“I remember thinking when I was lying on my bedroom floor, bleeding internally so badly that I’d lost the ability even to crawl, that if I hadn’t been married I would have bled to death. I was home after a laparoscopic appendectomy, had awakened at 3 a.m…and had found myself unable to move (due to rapid blood loss). Luckily, my wife could do so normally and called an ambulance. I was transported to the hospital and ultimately saved by a second operation later that afternoon.
One of my previous posts here at “Single at Heart” was titled, Living single life fully, joyfully, and without apology. Time to blow up that theme into a feature story gracing the cover of the November issue of the Atlantic magazine.
The author, Kate Bolick, was also interviewed for two segments of the Today show. Single life is at the center of the Today interviews. The Atlantic story also includes an in-depth discussion of marriage and how it has changed.
Forty years ago – in 1971, not the Stone Age – a book sparked controversy and scandal in part because it included unadorned, non-sexualized pictures of women’s body parts.
The medical establishment at the time was a parade of men, hardly ever interrupted by even a lone female, marching to the beat of her own drummer. The book encouraged women to look at themselves (literally), learn about themselves, and stand up to questionable views from the health care professionals who so rarely looked like them.
In this “Single at Heart” blog, I will often challenge the myths about people who are single. Before I started studying single people and their place in society, I did not realize that most of the conventional wisdom about single people is grossly exaggerated or just plain wrong.
Then I started reading articles published in the academic journals. I was just stunned by the disconnect between the headlines I saw so often in the media (along the lines of, “Get married and you will become happier, healthier, and less self-centered”) and what the research really did show.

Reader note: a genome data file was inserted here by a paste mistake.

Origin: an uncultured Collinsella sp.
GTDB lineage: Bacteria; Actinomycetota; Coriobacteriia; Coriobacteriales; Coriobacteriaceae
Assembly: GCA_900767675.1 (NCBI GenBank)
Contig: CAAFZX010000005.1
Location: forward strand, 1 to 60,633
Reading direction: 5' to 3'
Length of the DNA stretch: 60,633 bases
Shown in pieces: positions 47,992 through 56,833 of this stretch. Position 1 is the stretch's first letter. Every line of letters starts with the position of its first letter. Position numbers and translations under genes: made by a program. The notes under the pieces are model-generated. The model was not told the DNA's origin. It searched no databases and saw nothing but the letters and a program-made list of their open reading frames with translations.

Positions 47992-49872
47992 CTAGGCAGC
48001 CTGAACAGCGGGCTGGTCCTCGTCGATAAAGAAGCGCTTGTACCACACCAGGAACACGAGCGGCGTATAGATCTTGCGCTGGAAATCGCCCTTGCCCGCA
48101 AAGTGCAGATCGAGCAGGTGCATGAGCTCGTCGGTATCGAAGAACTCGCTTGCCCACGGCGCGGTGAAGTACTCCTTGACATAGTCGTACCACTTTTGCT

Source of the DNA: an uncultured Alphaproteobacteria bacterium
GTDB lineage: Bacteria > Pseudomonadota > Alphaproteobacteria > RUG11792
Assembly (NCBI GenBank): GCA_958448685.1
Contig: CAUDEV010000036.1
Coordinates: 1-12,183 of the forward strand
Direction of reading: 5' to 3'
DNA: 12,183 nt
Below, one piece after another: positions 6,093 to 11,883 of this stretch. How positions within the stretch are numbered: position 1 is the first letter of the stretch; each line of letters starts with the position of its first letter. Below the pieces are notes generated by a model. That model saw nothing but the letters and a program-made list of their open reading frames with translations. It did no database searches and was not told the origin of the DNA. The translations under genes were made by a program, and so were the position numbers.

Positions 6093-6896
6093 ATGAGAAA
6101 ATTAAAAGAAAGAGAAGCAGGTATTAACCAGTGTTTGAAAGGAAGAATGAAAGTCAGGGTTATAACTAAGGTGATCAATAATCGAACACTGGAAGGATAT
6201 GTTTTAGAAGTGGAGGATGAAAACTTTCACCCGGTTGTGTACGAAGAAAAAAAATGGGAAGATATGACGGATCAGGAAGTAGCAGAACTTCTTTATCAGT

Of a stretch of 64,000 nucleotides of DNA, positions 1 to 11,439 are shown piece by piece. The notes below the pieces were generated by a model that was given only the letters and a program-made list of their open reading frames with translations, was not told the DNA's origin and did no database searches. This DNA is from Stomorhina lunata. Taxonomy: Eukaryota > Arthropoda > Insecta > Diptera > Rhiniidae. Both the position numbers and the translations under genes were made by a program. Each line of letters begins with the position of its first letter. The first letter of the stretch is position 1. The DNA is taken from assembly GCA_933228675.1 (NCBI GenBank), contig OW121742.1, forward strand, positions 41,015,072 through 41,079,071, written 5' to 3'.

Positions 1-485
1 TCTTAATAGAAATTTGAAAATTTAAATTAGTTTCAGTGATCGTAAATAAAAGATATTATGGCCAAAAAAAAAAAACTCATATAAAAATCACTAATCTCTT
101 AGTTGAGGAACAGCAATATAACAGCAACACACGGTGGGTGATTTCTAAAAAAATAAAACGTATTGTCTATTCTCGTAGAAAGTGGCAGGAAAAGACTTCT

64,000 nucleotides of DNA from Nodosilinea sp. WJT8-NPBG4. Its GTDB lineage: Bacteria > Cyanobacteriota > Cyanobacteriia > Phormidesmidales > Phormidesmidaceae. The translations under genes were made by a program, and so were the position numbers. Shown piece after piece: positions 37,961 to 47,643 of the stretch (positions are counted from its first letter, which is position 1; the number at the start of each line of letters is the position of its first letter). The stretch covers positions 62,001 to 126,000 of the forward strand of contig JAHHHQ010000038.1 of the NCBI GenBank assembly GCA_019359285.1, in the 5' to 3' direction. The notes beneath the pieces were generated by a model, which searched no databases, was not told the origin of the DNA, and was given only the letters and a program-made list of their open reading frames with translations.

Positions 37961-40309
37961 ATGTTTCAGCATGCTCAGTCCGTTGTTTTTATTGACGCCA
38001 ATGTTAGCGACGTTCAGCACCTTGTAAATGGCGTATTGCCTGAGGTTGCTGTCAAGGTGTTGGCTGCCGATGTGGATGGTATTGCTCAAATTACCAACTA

Welcome, PsychCentral readers! I’m delighted to introduce you to my new blog, Single at Heart.
This will be unlike just about everything else you read about singles. It is a blog about living your single life fully, joyfully, and without apology, whether you are single for the moment, for a while, or for a lifetime. It is not a blog about dating tips or advice for finding The One.
Much of what I like to do is myth-busting, and one of the most persistent myths about single people is that what they want, more than anything else, is to become unsingle. Not so!
Unless you’re a young adult, many times people look upon the single life as one without or lacking something. After all, the thinking of these people goes, what is life without a partner to share it with?
But that’s a misconception. Life is beautiful whether or not you are in a relationship with another person. The single life is especially exquisite, because you live by your own principles and precepts — not someone else’s.
So I’m happy to introduce our newest blog, Single at Heart, by Bella DePaulo, Ph.D. Dr. DePaulo is an expert on single life, is the author of several books, including Singled Out: How Singles Are Stereotyped, Stigmatized, and Ignored, and Still Live Happily Ever After and Singlism: What It Is, Why It Matters, and How to Stop It. Dr. DePaulo has discussed singles and single life on radio and television, including NPR and CNN, and her work has been described in newspapers such as the New York Times, the Washington Post, among many others.
You can learn more about Dr. DePaulo here. Please give her a warm Psych Central welcome!